As I have noted here many times, the most innovative unit in Nigeria’s bureaucracy is the tax agency. I mean, give those men and women credit; they are innovating and moving really fast to hit revenue collection milestones. You are free to call them wizards of finding what belongs to the commonwealth!
According to NAN, Nigeria hit big numbers on tax collection: “The Federal Inland Revenue Service (FIRS) says it collected N4.9 trillion as tax revenue in the 2020 fiscal year”. Abdullahi Ahmad, FIRS’ director of communications, made this known in a statement. With that, FIRS hit 98% of its N5.1 trillion target, very commendable even with the paralysis from covid-19. More so, the non-oil tax collection was 9% better than 2019 numbers. How you wish, we can execute on growth policies with the same precision, and boost economic growth, and accelerate purchasing power of the citizens. Give it to the FIRS, anything they are doing is working!
Meanwhile, the federal government of Nigeria raised N2.36 trillion from the fixed income segment of the Nigerian Stock Exchange in 2020. That was the largest by any entity as the nation hit the market to source capital to fund infrastructure projects and finance fiscal deficits, NAN reports.
The Chief Executive Officer of NSE, Oscar Onyema, said this at the 2020 market recap/2021 outlook event on Tuesday in Lagos.
Mr Onyema said the government accounted for about 92 per cent of total bond issuances on the NSE in a bid to finance fiscal and infrastructure deficits.
He said corporate organisations also leveraged the low yield environment to fund their expansion programmes and to pursue debt refinancing, raising a total of N192 billion in 2020.
Mr Onyema said capital raising activities in the fixed income market increased significantly in 2020.
Possibly, from this money, the government will pay N5,000 monthly to one million households, over 6 months. That is where I have issues: they are yet to reach my village since 1999 with these free money. I mean, no one from my village has ever collected these freebies. It would be nice to know how these households are selected. Sure – no one desires such money, but yet the distribution should be transparent.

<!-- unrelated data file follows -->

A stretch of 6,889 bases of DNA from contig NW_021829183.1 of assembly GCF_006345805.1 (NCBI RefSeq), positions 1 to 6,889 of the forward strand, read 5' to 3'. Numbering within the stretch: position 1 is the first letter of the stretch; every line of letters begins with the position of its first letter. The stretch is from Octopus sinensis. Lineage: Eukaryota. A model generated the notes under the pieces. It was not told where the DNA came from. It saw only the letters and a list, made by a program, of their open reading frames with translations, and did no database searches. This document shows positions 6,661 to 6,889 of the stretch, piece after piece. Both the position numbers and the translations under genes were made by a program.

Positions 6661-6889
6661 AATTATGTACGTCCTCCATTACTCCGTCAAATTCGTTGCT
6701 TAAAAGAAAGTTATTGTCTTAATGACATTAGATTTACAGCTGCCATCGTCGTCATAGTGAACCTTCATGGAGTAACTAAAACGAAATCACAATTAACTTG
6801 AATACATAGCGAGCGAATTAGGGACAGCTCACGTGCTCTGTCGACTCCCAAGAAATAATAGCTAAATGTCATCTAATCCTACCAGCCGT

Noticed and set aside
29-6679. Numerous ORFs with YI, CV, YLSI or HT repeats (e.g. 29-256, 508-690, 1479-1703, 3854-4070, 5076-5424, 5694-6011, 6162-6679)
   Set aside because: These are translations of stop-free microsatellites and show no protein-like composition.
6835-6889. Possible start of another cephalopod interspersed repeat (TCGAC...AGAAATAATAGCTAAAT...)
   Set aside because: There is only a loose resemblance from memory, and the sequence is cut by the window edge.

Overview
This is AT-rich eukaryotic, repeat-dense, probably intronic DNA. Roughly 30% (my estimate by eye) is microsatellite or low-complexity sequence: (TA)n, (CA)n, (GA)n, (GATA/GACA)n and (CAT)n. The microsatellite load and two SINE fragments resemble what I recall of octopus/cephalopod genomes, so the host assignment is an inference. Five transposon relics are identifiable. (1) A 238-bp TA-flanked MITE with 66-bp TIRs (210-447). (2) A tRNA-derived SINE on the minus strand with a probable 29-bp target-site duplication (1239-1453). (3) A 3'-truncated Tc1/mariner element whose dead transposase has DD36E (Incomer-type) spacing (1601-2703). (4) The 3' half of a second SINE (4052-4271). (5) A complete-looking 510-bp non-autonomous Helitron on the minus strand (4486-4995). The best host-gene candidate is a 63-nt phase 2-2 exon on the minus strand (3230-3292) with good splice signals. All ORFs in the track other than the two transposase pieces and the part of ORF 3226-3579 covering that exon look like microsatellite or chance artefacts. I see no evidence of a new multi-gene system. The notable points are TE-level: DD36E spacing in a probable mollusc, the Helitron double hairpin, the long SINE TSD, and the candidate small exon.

Following the successful activation of the Economic Sustainability Plan’s (ESP) Cash Transfer scheme aimed at delivering financial support to at least 1 million urban-based households using technology, the Buhari administration’s vision of reducing extreme poverty by lifting at least 20 million Nigerians out of poverty in the next two years is now within reach, according to Vice President Yemi Osinbajo.
More so, the President of the nation has also challenged FIRS to ensure that foreign companies operating in Nigeria pay their fair share of tax.
“It is not enough that our citizens and local businesses pay their fair share of taxes. Equally, foreign businesses must also not be allowed to continue to exploit our markets and economy without paying appropriate taxes. Accordingly, the FIRS has my mandate to speedily put all measures in place to fully implement programmes to stamp out Base Erosion and Profit Shifting in all their ramifications and generally automate its tax processes.
“In line with this, I have directed all government agencies and business enterprises to grant FIRS access to their systems for seamless connection. FIRS must ensure that its deployment of technology for automation is done in line with international best practices. In particular, FIRS can borrow a leaf from other countries which have successfully automated their tax processes.’’
Nigeria needs all the money it can get as it would soon need to pay for Covid-19 vaccines: “Nigeria and other African countries will have to pay between $3 and $10 per COVID-19 vaccine dose to access 270 million shots secured by the African Union. This is according to a proposal on the plan prepared by the African Export-Import Bank (Afreximbank), Reuters reported Wednesday.”
Besides Covid-19 vaccines, Nigeria plans to extend teachers’ retirement age. If that becomes law, the retirement age of teachers will move from 60 to 65 years, even as service years move from 35 to 40 years, notes Premium Times. That is a huge cost element as Nigeria plans to keep the experienced teachers, usually more expensive, over replacing them early, with new hires at entry levels.